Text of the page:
For content creators, audience engagement not only plays a major role in what they publish but also how often they contribute to it during the week. When you start to promote and market your content across social media platforms, it’s important to know that millions of posts are scrolled through on a daily basis, sometimes without receiving a single click. Staggering posts to consistently feed your readers might be one strategy to improve your Alexa rank, but crafting your schedule so that you not only receive more clicks but also build an audience that will look forward to what’s next on your creative track could potentially be one of the most important decisions you’ll make.


Buffer Dashboard

As you begin to plan out what to post for each specific day or week, there’s quite a lot to think about and digest before queuing the final products. Considering that the Central and Eastern time zones hold 80 percent of the U.S. population, basing your posts on that statistic alone is at least one major factor in securing more readers. More importantly, if you’re looking for new readers, creating content in various genres could also be helpful. According to Quicksprout, the second half of the week is the most active on social media, which ideally is due to consumers having more freedom as the weekend draws closer. Through their research as well as data collected by Buffer, Hubspot, and Co Schedule, the best time to post is around lunch hour and the evening commute. Since a majority of those who use social media are on their mobile phones during these times, adjusting the specific moments that your posts are published will likely reach a greater audience.

In Buffer’s research, which analyzed over 4.8 million tweets across 10,000 profiles, they discovered that the highest percentage of tweets occur around 1pm and 6pm and that more than 180% of mobile users are more likely to be scrolling through their twitter feeds as they commute back home compared to the rest of the day. This statistic is extremely marketable for content creators because it gives them an idea of when to post their most desirable content. Buffer is a great tool to use when crafting your posting schedule because it gives you the ability to experiment and find the best times to share your content. Buffer’s strategy of building your queue around a schedule will keep your audience engaged throughout the day. One of its many perks is also a visualization of analytics for each of the times that you’ve posted on both Twitter and Facebook.

A good suggestion would be to have your Buffer queue prepared with content that’s both related to your industry and that could attract more followers outside of the target audience. This gives you a better understanding of what your audience finds the most interest in based on the amount of clicks, likes, and shares that each post receives. Another great feature of Buffer is that it will allow you to share any web page of content that you’ve accessed. If you discover an article that you think your audience will really enjoy, sharing it across multiple social media platforms has never been more convenient. Similar to Buffer, Start A Fire also gives you the ability to share links and content recommendations instantly with your audience that can benefit both the creator and the publisher. The cool part about Start A Fire is that it integrates with Buffer so you never have to worry about losing track of the links you want to share.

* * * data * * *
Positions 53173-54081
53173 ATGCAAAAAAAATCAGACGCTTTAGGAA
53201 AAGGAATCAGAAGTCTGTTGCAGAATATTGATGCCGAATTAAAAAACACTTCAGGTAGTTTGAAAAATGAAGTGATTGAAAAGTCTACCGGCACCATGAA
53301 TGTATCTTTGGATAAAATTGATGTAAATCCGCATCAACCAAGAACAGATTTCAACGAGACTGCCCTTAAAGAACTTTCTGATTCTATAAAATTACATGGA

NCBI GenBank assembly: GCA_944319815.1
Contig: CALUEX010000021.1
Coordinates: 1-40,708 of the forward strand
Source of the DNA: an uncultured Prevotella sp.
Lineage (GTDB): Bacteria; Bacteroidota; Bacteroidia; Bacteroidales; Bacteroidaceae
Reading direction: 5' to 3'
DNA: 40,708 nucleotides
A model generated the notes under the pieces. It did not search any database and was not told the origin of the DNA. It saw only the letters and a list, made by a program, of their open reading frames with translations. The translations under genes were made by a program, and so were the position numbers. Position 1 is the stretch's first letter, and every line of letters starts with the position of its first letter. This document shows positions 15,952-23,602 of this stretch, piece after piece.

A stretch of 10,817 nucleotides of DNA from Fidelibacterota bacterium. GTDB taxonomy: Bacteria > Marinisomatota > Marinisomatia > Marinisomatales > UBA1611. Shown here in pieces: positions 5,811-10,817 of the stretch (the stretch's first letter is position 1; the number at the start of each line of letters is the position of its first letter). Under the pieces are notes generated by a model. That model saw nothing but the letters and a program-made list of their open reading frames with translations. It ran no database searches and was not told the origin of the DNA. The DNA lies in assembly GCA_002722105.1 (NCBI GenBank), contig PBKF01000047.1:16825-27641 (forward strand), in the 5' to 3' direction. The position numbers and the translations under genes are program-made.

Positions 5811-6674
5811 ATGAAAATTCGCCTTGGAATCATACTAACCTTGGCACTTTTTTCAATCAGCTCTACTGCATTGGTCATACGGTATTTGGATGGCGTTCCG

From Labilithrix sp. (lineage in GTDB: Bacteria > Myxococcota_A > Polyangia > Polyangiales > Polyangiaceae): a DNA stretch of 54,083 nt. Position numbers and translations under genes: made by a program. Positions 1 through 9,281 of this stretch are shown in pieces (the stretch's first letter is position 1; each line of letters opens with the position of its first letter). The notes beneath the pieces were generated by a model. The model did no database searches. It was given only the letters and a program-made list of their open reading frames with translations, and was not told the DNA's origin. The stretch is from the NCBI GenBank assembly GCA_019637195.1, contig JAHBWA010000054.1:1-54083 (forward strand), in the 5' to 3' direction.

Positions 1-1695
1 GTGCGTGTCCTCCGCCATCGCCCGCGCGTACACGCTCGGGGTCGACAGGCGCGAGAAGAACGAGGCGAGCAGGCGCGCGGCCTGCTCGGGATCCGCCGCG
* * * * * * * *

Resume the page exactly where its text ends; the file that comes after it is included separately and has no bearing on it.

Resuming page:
Looking at your favorite marketers as well as your contemporaries to see how they orchestrate their posts can also increase your audience engagement. It will offer you a better understanding of the trends in your industry. On the other hand, social media can also be difficult particularly in cases where your posts tend to become lost in an explosion of others. While it’s important to stay consistent with your posting schedule, it’s also good to gamble with different types of content as readers could potentially be immersed in something that they might have scrolled past. It can definitely be a risk knowing that setting up your most lucrative tweets against the norm of 1pm and 6pm could alter your analytics significantly. However, it could also be an alternative to reaching those who are looking for an interesting read before they go to sleep or even want to become inspired as they’re working on their own content in the office.

In the long-term, figuring out when to post content is definitely a learning experience as you compare your posts for peak times and quiet hours. However, you might also be surprised if you start gaining followers from various parts of the world and those who might not tune in right away. Buffer’s data also concluded that tweets sent around 2am to 3am Eastern U.S. time ironically earned the most clicks and engagement on average. This is because Internet users tend to be on social media late at night more often than when they’re at work. Now that’s not to say that going completely against the peak times of 1pm and 6pm will be a major benefit, but it might give you a clearer perspective on who your target audience is.

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